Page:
by Justice William W. Bedsworth
I have not maintained a firm grip on current events.
Oh, I can converse confidently about climate change and voting rights initiatives and Israeli politics, but the really important stuff—stuff like the name of the newest Fast and Furious sequel or how many people per hour will be allowed into Disney’s Avengers Campus attraction or what chef is moving on to the semifinals of Rutabaga Dishes of the Rich and Famous—that stuff eludes my grasp every time.
Which is embarrassing because, judging from my newspaper, that’s what really matters in Twenty-First Century America.1
Actual breakfast conversation at the Bedsworth home this morning:
Me: “Wow! Nick Cannon and Abby De La Rosa had twins!”
Kelly: “Wow. 2 Didn’t see that one coming.”
Me: “Me neither. I didn’t even see Nick Cannon and Abby De La Rosa coming. Who are they?”
Kelly: “Well, he’s a comedian and she . . .”
Me: “Wait a minute, wait a minute . . . forget who they are. Wait’ll you hear who the twins are!!”3
The twins are Zion Mixolydian Cannon and Zillion Heir Cannon.4
Honest. Those are their given names.
Think about that for a minute. Go ahead; I’ll wait.
Wow. That’s all I got: Wow.
I mean, I have gotten used to the fact that the process of naming children has changed considerably since I was doing it. Kids today do not learn to read with books about the adventures of Dick and Jane and Sally. Today it’s “Look, LaDainian, Dweezil, and Amon-Ra are coming to play. Tarquin and Wilder are with them.”
My youngest is lucky she was born before I knew Plaxico was a name.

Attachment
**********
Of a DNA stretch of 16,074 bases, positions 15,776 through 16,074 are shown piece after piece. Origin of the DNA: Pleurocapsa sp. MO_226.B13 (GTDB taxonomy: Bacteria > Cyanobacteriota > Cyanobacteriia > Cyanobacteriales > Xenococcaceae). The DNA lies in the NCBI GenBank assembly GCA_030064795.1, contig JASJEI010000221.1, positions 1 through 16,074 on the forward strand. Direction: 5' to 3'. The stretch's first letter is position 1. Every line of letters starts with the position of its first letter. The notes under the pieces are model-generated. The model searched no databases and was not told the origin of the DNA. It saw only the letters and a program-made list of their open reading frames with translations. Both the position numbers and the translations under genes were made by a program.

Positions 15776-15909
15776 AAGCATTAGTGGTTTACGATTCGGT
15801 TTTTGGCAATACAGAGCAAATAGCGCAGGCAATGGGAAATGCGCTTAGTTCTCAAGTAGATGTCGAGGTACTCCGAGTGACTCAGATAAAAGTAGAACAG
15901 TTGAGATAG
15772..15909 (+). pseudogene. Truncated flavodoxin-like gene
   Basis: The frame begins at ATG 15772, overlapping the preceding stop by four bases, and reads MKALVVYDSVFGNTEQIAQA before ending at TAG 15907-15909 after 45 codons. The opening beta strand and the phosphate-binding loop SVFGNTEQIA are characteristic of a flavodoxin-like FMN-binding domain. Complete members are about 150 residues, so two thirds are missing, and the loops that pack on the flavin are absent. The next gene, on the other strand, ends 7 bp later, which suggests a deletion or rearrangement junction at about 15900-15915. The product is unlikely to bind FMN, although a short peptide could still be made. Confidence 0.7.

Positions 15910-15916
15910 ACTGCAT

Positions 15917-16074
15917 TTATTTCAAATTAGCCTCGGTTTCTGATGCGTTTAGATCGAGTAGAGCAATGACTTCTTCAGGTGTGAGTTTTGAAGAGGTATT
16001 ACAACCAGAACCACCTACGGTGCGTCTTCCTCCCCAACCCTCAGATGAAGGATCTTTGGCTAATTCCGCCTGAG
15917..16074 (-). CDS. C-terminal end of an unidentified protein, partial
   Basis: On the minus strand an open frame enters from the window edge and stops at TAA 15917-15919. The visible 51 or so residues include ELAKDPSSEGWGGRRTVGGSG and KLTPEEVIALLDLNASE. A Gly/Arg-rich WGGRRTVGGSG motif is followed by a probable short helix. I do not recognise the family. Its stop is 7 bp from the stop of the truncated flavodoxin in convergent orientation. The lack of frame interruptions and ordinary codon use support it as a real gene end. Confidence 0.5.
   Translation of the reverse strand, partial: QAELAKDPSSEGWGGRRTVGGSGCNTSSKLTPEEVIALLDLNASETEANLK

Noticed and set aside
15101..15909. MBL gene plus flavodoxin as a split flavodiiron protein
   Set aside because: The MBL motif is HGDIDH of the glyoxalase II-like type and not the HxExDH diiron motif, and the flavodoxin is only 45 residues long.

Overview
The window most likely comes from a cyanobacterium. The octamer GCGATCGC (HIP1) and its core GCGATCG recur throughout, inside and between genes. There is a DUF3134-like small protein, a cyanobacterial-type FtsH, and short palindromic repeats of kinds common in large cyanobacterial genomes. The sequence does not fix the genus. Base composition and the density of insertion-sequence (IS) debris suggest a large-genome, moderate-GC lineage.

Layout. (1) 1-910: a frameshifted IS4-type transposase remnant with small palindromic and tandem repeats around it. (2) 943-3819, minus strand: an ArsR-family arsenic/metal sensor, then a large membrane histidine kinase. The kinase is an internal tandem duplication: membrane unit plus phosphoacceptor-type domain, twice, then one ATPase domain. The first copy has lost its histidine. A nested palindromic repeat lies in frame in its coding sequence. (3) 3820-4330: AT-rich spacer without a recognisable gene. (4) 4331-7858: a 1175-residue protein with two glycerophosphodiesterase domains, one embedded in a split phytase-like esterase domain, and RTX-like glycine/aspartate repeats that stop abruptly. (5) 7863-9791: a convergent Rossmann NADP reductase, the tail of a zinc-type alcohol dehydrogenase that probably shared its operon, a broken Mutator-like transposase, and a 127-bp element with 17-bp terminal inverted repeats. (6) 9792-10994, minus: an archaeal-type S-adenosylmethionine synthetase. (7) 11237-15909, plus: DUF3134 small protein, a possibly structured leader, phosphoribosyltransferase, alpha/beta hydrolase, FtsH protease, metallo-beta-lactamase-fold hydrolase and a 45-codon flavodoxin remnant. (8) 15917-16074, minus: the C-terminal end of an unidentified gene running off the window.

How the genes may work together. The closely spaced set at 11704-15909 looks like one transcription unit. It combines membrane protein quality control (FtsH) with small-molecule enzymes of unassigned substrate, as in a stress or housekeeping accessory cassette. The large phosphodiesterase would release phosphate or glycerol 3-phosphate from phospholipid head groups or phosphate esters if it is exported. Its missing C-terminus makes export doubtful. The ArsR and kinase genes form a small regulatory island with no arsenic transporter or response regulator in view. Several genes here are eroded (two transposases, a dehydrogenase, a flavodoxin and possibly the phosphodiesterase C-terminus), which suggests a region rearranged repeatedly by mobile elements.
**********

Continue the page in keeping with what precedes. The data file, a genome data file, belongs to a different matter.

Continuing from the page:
You gotta admit, Mixolydian and Zillion are names you have not previously encountered. At least not as names.
But I worry that there’s a problem here.
I was a prosecutor for fifteen years, and I’ve spent much of my time since then reviewing criminal conduct. That has a negative effect on your confidence in human beings. I often express my expectations about my fellow man as, “He who expects nothing shall not be disappointed.”
And my twenty-four years on this bench have enlightened me to one of the least attractive aspects of our citizenry: familial greed. So help me, trusts and estates cases have often reduced me to wondering if there’s a way to resign from my species and re-classify as a golden retriever or a woodchuck.
I’m not the first to recoil from the spectacle of brothers and sisters throwing grenades back and forth about how much the lake house is worth. Dickens’ famous Jarndyce v. Jarndyce case, a subplot in Bleak House, is a decades-long inheritance bloodbath in which the entire estate is eventually swallowed up by legal fees.
But I was amazed to learn this sort of thing is still common today. The bigger the estate, the more likely its division is to be contested. If there’s a lake house, you’re destined to decades of struggle—much of it in the court of appeal.
That’s counter-intuitive to me. Seems to me if there’s a lake house there should be plenty of money for everybody. Silly me.
My naïveté is probably based upon the fact there has been very little inheritance to squabble over in the Bedsworth line. My family arrived here before the Revolution (they were deportees) and has spent the ensuing four hundred years singularly unencumbered by material goods. I’m pretty sure my children will be the first Bedsworths to have a lake house to argue about.
Yet we see it regularly in our court. Inheritance disputes are a regular feature of our calendars. And they go on for years. They come back more often than July.
In fairness, we’re not talking lamps and ashtrays here; there is usually a sizeable amount of money at stake. And the fact I have only one brother may cause me to overvalue sibling relationships.
But when you go to war with your family about who should get how much, you’re pretty much waiving—or forfeiting5—any familial feeling. Thanksgiving dinner just isn’t gonna be the same anymore.